Warner Bros. Fined for Paying for Positive Game Reviews

Tuesday, 12 July 2016 - 3:55PM
DC Comics
Tuesday, 12 July 2016 - 3:55PM
The Federal Trade Commission has a bone to pick with Warner Bros. They have just reached a settlement with the corporation, dishing out a heavy fine for paying several prominent YouTube personalities to positively review their games, primarily Middle Earth: Shadow of Mordor.

According to the complaint, Warner Bros. was deceptive when they paid YouTube creators, including immensely popular gamer PewDiePie, to positively review their games in their videos without disclosing that it was sponsored content (PewDiePie disclosed that the video was sponsored by WB in the description, but not in the video itself). The creators were required to make at least one social media post about the game, review the game without saying anything negative about it or showing any glitches in their videos, and include a "strong call-to-action" to visit the game's website and learn more about it.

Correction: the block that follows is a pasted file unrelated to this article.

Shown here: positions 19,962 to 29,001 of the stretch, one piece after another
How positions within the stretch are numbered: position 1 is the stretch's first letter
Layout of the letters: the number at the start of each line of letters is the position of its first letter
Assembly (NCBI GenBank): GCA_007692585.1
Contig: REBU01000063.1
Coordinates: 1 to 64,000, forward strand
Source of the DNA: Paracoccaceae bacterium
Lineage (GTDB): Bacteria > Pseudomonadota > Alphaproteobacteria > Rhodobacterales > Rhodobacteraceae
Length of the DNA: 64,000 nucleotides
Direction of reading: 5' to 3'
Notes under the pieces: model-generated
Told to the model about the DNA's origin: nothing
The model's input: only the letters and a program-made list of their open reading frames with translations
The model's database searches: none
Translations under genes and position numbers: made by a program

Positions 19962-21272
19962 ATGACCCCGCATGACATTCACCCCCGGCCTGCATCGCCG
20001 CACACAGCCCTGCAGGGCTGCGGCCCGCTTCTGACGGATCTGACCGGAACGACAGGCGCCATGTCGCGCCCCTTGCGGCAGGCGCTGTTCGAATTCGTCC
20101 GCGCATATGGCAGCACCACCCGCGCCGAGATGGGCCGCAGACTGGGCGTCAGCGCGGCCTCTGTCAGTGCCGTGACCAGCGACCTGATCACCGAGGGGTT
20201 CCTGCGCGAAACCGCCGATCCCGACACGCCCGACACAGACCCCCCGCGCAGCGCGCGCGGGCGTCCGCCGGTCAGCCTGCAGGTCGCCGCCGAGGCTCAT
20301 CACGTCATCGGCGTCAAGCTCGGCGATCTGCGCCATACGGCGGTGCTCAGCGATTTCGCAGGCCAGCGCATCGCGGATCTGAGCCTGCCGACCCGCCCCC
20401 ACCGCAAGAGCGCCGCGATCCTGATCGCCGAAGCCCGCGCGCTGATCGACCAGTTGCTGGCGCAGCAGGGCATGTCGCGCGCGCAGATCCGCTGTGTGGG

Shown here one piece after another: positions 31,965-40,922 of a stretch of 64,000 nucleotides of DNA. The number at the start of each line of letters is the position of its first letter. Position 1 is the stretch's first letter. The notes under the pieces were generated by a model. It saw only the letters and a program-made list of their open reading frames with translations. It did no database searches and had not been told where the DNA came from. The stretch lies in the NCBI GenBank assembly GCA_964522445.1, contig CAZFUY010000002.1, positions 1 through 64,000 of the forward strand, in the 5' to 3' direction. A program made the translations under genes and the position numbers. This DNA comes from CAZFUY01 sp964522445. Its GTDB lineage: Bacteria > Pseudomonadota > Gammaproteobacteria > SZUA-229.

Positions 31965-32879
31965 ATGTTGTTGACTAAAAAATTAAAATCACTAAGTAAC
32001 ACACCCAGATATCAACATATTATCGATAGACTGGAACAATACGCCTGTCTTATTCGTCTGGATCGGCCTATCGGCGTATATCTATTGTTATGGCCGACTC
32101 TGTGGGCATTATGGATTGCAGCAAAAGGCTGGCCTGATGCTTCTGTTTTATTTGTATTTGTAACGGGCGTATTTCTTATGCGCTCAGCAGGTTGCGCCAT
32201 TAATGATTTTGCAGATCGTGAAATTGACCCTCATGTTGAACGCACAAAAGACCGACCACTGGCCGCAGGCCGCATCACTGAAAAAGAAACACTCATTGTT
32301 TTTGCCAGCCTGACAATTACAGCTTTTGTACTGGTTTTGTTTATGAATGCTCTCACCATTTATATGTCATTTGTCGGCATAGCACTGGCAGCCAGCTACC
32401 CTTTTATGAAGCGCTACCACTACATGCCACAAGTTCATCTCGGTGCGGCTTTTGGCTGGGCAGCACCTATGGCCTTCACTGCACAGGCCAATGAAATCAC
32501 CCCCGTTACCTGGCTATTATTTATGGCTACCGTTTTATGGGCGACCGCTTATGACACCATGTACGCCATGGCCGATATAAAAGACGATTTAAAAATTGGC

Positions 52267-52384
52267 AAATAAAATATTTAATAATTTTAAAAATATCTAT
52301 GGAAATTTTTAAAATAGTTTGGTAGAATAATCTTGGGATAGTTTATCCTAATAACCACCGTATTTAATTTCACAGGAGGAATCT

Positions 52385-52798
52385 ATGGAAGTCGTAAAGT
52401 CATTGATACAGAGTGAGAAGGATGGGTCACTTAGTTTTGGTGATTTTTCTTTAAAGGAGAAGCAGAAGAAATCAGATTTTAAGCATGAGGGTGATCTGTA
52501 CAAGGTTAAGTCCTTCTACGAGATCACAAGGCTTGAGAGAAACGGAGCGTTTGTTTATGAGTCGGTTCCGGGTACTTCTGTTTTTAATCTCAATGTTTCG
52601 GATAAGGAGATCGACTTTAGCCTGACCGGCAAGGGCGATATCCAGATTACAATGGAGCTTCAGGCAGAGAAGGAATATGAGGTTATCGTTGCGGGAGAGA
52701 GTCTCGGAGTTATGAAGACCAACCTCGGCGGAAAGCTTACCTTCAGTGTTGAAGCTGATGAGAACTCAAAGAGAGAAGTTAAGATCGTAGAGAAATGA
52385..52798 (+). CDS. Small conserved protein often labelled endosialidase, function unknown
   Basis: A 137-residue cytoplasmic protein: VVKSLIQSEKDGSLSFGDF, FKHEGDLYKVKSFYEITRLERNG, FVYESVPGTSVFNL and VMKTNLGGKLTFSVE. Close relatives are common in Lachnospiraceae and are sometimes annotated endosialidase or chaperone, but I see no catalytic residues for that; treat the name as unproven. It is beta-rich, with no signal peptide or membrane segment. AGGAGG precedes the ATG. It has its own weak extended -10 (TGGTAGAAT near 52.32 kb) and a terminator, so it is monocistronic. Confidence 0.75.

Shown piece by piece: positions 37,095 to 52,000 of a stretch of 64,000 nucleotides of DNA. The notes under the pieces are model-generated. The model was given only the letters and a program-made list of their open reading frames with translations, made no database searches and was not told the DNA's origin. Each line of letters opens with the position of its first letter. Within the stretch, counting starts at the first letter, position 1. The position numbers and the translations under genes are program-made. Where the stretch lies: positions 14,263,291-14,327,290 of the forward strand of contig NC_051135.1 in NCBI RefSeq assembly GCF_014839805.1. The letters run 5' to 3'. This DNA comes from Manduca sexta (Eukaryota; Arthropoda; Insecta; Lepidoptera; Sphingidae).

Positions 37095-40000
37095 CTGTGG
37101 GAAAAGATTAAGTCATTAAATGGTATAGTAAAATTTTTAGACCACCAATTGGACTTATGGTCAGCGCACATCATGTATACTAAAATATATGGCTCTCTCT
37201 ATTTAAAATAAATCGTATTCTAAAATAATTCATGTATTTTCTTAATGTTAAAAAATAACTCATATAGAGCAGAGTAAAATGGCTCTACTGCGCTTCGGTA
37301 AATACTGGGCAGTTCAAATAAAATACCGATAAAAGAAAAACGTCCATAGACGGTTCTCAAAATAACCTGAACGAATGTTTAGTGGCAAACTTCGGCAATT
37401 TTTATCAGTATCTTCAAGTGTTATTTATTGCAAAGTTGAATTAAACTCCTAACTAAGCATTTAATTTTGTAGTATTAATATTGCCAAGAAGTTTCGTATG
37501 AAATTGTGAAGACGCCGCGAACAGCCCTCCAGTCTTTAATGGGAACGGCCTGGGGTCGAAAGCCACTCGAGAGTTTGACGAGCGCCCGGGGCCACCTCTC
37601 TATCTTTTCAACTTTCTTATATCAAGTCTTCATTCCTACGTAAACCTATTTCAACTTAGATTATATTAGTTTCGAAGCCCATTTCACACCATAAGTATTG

YouTube has increasingly been viewed as a source of independent game reviewing over the last few years, with creators like PewDiePie reaching many millions of viewers and serving as a direct conduit between games and audiences. But the newness of the technology and culture surrounding YouTube led to ambiguous legalities surrounding paid content and disclosure.
Opening quote
"Consumers have the right to know if reviewers are providing their own opinions or paid sales pitches," director of the FTC's Bureau of Consumer Protection Jessica Rich said in a statement. "Companies like Warner Brothers need to be straight with consumers in their online ad campaigns."
Closing quote

Ironically, Middle Earth probably didn't even need the paid reviews, as it went on to win several awards and was highly acclaimed by (presumably unpaid) fans. But still, it's a little funny that this is becoming an issue for Warner Bros., considering how much talk there's been of "Marvel shills" from DC fans. Most likely, every big company is equally guilty of paid reviews, but hopefully this verdict will discourage them from deceiving consumers.

Via The Verge

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